While there are extreme cases where Christians may have to go through a time of isolation from other believers (being in an unreached people group, being jailed for the faith, etc.) and God is able to preserve them even in those circumstances, Scripture gives us stern admonitions to not neglect meeting with other believers because we cannot make it apart from them (Heb. 10:24-25). This isn’t because going to church proves our faith, but because we were never meant to make it on our own. Some college graduates mistakenly believe that their faith was never real and their spirituality was only an act of conforming to those around them. They think this because after they graduated, they stopped pursuing God. While there is something to be said about our faith being tested and God humbling us from our prideful view of our own spirituality, I think more often than not, it’s because these Christians believe that having true faith would have meant they would be able to continue to walk with God without being settled into a solid church. In reality, Scripture says that we cannot live the Christian life apart from the local church and the means of grace God has given us through the church. (I’ve written about some of that here for those interested: When You Don’t Feel Like Getting Up For Church)
I encourage all who are moving on from campus life to start looking for a church that is gospel-centered and is solidly committed to preaching the Scriptures, loving God and loving people. Learn a bit about what to look for in a church if you’re not going back to your home church and start praying about it even now. (You can start here: 9 marks of a healthy church). I know it’s easy to get discouraged when looking for a new church, and without people around you it gets easier and easier not to go, so I encourage you to even try to get connected with other Christians you know that are already in your new city before you go. You can also look up churches online for example at the Gospel Coalition Church Directory or Redeemer City-To-City churches.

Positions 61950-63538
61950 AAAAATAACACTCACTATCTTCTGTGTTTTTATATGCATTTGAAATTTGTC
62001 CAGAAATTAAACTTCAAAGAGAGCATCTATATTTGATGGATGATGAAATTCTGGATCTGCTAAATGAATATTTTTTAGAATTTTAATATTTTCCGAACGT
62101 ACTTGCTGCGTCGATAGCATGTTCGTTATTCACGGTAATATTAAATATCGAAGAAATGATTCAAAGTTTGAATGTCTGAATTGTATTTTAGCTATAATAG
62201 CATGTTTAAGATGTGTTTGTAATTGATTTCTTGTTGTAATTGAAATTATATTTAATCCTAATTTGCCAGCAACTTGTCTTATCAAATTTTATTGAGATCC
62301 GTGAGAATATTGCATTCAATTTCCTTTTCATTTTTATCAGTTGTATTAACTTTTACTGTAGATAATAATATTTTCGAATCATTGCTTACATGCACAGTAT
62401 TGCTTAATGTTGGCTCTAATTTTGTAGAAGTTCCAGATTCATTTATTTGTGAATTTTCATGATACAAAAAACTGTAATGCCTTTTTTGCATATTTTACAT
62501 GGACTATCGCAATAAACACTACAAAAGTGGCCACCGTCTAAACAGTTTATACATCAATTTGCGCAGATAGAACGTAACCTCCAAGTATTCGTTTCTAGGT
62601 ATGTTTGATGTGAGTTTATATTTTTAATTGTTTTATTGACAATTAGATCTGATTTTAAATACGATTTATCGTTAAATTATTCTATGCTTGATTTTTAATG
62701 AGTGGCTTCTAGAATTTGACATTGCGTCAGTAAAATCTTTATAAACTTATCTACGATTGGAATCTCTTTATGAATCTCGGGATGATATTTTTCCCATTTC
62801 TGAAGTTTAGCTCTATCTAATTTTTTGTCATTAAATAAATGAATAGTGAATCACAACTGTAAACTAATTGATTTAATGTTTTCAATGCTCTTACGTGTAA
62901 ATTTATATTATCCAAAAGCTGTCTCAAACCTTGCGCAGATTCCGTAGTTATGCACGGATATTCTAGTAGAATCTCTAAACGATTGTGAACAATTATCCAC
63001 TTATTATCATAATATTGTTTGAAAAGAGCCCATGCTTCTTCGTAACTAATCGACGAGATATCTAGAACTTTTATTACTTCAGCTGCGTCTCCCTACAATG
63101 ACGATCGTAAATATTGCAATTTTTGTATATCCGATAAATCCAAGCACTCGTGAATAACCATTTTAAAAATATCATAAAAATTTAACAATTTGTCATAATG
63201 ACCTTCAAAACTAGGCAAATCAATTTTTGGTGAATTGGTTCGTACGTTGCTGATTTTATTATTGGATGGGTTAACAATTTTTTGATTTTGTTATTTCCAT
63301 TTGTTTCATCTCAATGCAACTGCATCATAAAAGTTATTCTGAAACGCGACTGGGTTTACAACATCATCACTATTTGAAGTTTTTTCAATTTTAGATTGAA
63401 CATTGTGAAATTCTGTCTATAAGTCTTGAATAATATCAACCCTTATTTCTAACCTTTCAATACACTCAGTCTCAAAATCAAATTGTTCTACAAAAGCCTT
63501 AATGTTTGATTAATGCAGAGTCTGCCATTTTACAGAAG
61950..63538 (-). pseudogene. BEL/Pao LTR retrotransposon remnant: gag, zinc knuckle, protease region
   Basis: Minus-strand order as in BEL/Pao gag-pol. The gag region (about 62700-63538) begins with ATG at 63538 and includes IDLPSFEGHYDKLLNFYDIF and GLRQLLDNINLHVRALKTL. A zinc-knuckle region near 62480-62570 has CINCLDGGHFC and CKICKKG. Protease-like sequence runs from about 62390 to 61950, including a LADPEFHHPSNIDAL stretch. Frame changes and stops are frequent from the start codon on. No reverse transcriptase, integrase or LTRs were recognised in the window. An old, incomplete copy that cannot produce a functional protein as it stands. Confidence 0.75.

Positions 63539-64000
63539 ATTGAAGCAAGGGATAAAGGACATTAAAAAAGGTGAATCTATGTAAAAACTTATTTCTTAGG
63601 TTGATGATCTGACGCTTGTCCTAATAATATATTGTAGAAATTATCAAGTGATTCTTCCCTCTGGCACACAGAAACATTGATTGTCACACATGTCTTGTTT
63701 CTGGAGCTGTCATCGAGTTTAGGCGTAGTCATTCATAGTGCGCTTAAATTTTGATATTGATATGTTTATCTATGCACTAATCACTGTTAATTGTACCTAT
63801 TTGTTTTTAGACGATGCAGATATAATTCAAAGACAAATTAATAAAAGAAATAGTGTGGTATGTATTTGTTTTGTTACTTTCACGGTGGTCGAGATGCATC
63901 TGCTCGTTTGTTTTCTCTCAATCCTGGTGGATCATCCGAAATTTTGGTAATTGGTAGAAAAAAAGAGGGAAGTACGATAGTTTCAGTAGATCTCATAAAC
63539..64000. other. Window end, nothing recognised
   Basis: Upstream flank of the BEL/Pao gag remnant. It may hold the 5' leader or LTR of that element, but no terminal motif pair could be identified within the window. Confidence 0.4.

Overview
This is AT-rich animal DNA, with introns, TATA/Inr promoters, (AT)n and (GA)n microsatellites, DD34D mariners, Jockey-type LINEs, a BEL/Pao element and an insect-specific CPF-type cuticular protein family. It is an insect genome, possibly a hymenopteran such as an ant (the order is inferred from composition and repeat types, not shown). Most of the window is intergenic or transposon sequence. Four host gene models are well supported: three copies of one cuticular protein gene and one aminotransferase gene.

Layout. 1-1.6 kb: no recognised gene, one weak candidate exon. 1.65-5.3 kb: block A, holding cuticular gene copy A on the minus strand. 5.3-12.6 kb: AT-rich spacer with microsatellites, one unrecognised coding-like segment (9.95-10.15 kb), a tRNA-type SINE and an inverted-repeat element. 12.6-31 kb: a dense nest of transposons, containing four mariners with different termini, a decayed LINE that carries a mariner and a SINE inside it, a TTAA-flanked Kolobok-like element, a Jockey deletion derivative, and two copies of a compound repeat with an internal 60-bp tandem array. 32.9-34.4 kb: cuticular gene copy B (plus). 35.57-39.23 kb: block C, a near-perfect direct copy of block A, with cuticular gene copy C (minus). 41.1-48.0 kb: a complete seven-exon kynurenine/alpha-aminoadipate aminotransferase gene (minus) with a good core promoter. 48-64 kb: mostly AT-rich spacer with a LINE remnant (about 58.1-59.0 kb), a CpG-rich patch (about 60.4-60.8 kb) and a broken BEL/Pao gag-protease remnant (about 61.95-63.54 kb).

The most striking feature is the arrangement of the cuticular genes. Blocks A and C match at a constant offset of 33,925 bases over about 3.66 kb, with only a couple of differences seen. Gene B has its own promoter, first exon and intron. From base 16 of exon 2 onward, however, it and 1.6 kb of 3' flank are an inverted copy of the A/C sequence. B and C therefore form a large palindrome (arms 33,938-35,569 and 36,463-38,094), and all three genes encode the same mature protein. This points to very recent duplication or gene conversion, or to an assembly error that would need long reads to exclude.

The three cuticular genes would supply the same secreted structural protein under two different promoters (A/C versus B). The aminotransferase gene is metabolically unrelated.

2. Don’t try to replicate your college experience, but find out what it means to follow and serve God in your new stage of life.
College is a unique time and college ministry is a unique place. Life is different because as a college student, the amount of time you have, your responsibilities, and circumstances will never be replicated again. That’s one of the reason why in many ways, college is a special time many begin to experience God in fellowship with other Christians, serving him by making choices about what they spend their time doing, and sharing their faith with the students they have constant interaction with in the dorms, classrooms, and dining halls.
Life after college is different. There isn’t anything inherent better or worse about it, it’s just different. The responsibilities, opportunities, and day-to-day life routines will change– and that is a good thing because it is a God thing. God is the one who controls your circumstances, and you need to trust that there is no better place to grow to love him and love people than the one he has sovereignly placed you in. This doesn’t mean it’s wrong to seek to change your circumstances (like if you’re in an unhealthy church, or in extreme cases like an abusive relationship, etc.), but that there is no “ideal” life season, job, or situation you need in order to love God, love people, and grow mature in. It will be really hard for you if you think that the only way to keep loving and serving God is by doing what you did when you were in college. Why? Because you won’t be in college anymore. So, as I did when I became a new mom and moved into a new stage of life and as I am still doing now, I encourage those transitioning to pray and ask God what it means to serve and love him now. The heart of what you learned and practiced in college will remain the same– treasuring his word, growing to know him more, loving people around you– but the way it looks will be (and should be) different.
I have found that many who think that serving God at work will look the same as what they did in college end up either feeling guilty about not being able to do the same things and/or not knowing what it means to do their God-given work in a Biblical sense. Some even give up, discouraged, and “settle”. I believe that many Christians struggle because they don’t know how to make sense of the mundane work that makes up most of their days. One recommendation I have is to read up on some resources about God and work that I’ve referenced before on this blog. (There are some at the end of this old post that can get you started: Why Does My Work Matter?)